Case Study - Franky
Of my own Furry Companion- Franky (also own as Manky Franky due to her ability as a puppy to find gross things to stand in).
I bred Franky myself and with no bias at all I can say she is an outstanding Kelpie- very focused, responsive and a strong desire to make me happy. By 9 months we were competing in mock Rally trials with good scores and she had taken to flyball foundations like a pro. She had not seen anything more than a single 4 inch jump and had not even started box work but certainly understood what was going on. Absolute super star!
We had our usual christmas break from training, and coming back was a bit of a shock- her jumping style had gone from horizontal to vertical, and she had completely forgotten how to sit. She also lost her topline when she gaited. These all happened gradually and I assumed we had hit adolescence and she was being a typical teenager and flipping me off. She also settled down at home and stopped doing zoomies in the back yard.
Hindsight is amazing- looking back with the knowledge I now have the signs were clear that she had injured herself somehow and was avoiding activities that hurt! She wanted to sit but it hurt so she would offer a drop instead. She still wanted to jump so she changed the mechanics so it wasn't as painful. And settling down at home was because running was uncomfortable, not because she was maturing.
I was studying at the time and she had many physical exams as a demonstration dog and nothing was ever found. There was nothing wrong with Franky, but there was certainly something not quite right.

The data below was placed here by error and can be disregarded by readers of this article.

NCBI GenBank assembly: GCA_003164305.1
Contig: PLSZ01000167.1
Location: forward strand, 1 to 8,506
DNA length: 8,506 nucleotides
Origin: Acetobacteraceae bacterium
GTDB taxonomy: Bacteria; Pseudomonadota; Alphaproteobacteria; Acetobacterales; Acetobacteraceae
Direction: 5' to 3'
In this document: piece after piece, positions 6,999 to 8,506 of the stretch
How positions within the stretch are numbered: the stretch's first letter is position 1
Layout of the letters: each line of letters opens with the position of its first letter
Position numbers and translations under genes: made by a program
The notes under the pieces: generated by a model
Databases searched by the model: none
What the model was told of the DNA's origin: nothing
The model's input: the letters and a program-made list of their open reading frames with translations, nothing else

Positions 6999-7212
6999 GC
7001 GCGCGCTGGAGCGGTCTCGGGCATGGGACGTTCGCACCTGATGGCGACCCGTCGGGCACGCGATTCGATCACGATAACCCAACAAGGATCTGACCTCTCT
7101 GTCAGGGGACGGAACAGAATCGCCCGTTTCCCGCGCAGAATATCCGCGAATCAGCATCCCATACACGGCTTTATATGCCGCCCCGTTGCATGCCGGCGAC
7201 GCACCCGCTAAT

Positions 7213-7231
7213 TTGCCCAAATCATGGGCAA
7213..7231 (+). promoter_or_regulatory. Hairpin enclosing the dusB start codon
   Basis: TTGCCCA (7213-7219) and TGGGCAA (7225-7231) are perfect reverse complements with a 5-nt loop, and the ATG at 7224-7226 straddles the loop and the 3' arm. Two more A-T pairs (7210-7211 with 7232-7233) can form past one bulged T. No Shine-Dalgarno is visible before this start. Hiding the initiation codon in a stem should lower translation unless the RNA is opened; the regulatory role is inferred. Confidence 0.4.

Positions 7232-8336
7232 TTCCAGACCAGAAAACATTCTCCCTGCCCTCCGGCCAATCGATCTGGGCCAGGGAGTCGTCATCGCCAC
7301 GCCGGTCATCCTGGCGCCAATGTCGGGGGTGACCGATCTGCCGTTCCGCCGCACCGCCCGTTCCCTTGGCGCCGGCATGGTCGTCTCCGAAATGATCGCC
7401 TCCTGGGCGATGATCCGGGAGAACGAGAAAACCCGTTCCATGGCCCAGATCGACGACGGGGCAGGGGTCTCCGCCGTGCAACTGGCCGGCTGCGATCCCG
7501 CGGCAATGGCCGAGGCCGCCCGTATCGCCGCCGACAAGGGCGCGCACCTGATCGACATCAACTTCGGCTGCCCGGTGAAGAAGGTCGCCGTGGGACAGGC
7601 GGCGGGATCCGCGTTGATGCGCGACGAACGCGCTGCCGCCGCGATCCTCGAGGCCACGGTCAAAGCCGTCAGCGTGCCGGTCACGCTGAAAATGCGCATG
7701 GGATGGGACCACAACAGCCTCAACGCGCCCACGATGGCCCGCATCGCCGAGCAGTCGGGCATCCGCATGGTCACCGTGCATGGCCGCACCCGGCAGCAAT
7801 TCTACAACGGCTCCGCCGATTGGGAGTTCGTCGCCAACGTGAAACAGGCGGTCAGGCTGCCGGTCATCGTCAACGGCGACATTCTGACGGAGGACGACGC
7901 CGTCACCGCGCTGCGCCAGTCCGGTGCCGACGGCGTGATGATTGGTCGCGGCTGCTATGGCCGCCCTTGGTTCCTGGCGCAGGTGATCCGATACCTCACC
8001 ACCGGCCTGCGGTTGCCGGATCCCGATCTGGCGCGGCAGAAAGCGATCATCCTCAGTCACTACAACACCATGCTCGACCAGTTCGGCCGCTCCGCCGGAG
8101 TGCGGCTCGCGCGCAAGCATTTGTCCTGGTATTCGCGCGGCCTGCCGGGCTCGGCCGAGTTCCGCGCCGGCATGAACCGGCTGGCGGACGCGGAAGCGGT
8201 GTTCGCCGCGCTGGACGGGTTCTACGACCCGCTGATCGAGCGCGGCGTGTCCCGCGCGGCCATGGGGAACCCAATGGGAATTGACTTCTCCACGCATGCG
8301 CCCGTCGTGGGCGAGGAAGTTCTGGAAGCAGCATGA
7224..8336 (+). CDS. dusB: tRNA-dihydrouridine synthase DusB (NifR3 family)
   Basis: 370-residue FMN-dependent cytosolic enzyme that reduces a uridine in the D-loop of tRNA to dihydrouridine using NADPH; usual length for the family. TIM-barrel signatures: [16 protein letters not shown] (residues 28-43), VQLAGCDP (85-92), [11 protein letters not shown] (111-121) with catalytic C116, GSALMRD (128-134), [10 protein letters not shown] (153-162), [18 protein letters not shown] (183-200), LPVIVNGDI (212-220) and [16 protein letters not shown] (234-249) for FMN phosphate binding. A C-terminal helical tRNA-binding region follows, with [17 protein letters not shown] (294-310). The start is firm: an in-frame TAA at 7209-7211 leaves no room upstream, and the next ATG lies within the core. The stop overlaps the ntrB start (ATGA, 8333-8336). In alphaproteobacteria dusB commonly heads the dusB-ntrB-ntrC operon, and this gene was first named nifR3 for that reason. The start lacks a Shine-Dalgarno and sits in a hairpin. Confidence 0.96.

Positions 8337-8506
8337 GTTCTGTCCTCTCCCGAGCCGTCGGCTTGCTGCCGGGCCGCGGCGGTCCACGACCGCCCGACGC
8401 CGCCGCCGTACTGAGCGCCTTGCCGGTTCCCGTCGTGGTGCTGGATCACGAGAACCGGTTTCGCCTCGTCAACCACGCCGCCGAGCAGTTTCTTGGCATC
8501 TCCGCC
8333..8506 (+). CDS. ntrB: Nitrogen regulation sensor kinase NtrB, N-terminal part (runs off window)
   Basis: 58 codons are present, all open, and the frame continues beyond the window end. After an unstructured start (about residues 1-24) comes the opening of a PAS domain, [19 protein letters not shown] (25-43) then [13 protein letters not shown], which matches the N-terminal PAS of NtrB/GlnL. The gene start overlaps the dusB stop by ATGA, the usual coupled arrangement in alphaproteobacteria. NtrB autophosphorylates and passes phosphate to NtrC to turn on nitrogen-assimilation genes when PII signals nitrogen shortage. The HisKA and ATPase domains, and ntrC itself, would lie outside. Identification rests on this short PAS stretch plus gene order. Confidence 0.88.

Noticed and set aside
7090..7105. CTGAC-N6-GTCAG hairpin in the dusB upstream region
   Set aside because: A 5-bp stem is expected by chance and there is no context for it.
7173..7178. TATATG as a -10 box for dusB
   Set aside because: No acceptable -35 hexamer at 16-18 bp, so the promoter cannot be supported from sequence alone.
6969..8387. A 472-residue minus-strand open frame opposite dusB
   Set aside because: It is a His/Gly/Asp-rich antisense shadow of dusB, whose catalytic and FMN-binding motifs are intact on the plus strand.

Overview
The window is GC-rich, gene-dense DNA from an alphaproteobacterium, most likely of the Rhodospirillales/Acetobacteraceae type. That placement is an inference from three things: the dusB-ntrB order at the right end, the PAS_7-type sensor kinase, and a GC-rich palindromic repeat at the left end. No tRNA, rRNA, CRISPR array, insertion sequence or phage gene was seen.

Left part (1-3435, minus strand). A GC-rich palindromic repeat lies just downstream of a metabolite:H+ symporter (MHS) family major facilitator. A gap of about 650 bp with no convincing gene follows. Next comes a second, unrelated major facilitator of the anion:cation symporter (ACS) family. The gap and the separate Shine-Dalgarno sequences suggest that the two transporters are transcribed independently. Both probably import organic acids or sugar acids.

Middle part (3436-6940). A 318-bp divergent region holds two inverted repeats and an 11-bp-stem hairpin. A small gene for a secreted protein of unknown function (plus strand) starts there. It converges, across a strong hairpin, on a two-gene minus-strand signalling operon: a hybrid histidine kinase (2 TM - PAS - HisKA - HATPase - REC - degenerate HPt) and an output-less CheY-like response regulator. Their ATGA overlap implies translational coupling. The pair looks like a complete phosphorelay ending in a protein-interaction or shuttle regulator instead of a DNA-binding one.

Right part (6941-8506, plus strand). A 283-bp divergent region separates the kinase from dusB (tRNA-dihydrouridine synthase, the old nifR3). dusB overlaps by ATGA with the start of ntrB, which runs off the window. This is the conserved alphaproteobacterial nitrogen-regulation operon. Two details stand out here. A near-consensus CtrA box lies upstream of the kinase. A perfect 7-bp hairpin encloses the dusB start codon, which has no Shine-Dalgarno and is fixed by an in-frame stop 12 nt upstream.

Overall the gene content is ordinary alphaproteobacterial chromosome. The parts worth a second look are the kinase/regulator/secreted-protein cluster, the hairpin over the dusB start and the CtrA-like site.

Fast foward 3 years- I had stopped training Franky for flyball. He box turn was crappy, her jumping style painful to watch. We tried agility but she would practically walk the course. She continued with light obedience training. And it was around this time that I started to learn more about joints and muscles from a rehabilitation perspective. And realised that its not always the dog being difficult or the trainer failing to communicate- sometimes no matter how we ask and what reward we offer the dog physically cant do what we ask it to do.
Treatment started with some pain relief and it was like I owned a different dog the next day- doing zoomies in the back yard, playing with the other dogs and generally much more confident in every aspect of her furry little life. On one hand I felt terrible that she had been uncomfortable- on the other hand now I had the tools to make her feel better.
We are still on the road to recovery- healing 3 years of injury and bad habits doesn't happen over night. We are going slow and steady and making sure she is comfortable during every step of the way. I am happy to report that the progress has been AMAZING. She is no longer on any pain relief but still the cheeky puppy that I had before her injury- digging holes, jumping everything in her path and generally enjoying her new found quality of life.